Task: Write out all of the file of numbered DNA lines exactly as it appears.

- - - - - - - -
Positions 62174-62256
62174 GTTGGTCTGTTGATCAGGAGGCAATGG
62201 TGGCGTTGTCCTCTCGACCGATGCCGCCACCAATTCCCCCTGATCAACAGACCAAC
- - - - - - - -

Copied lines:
Positions 62174-62256
62174 GTTGGTCTGTTGATCAGGAGGCAATGG
62201 TGGCGTTGTCCTCTCGACCGATGCCGCCACCAATTCCCCCTGATCAACAGACCAAC